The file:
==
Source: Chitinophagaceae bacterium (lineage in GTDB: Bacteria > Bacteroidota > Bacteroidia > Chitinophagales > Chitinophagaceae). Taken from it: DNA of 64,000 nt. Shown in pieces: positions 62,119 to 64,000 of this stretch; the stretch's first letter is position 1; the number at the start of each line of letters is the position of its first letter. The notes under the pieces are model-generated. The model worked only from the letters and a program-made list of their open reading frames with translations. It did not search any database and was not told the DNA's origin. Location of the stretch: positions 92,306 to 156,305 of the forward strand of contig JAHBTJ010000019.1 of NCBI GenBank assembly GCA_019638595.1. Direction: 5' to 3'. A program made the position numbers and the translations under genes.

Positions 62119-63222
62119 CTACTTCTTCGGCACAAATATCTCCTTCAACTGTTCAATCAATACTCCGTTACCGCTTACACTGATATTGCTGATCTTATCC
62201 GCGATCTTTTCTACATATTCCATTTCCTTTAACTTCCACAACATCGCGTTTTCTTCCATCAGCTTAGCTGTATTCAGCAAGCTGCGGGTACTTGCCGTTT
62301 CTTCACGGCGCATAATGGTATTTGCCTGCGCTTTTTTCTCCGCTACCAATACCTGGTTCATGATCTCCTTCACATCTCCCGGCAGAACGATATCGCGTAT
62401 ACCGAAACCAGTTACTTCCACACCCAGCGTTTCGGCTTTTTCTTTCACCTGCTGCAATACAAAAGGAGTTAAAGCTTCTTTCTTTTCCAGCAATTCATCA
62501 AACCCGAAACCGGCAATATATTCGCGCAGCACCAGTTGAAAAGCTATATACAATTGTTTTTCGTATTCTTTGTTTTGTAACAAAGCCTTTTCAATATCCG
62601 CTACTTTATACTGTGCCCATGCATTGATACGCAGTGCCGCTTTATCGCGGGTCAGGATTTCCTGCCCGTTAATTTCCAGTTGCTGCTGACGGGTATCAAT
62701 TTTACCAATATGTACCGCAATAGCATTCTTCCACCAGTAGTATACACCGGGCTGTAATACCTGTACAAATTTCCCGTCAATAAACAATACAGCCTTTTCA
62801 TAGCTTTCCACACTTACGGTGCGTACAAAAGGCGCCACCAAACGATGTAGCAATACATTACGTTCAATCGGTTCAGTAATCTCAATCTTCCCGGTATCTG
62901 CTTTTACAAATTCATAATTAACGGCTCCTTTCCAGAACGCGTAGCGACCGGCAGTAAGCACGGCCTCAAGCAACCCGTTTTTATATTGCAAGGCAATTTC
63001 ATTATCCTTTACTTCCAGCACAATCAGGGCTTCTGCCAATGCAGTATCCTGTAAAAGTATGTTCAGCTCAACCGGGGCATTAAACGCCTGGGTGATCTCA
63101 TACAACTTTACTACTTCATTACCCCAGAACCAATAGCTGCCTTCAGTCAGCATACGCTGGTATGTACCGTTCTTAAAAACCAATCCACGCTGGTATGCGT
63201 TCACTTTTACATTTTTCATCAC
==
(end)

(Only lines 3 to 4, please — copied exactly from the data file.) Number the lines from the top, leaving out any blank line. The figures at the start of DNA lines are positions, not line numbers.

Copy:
62119 CTACTTCTTCGGCACAAATATCTCCTTCAACTGTTCAATCAATACTCCGTTACCGCTTACACTGATATTGCTGATCTTATCC
62201 GCGATCTTTTCTACATATTCCATTTCCTTTAACTTCCACAACATCGCGTTTTCTTCCATCAGCTTAGCTGTATTCAGCAAGCTGCGGGTACTTGCCGTTT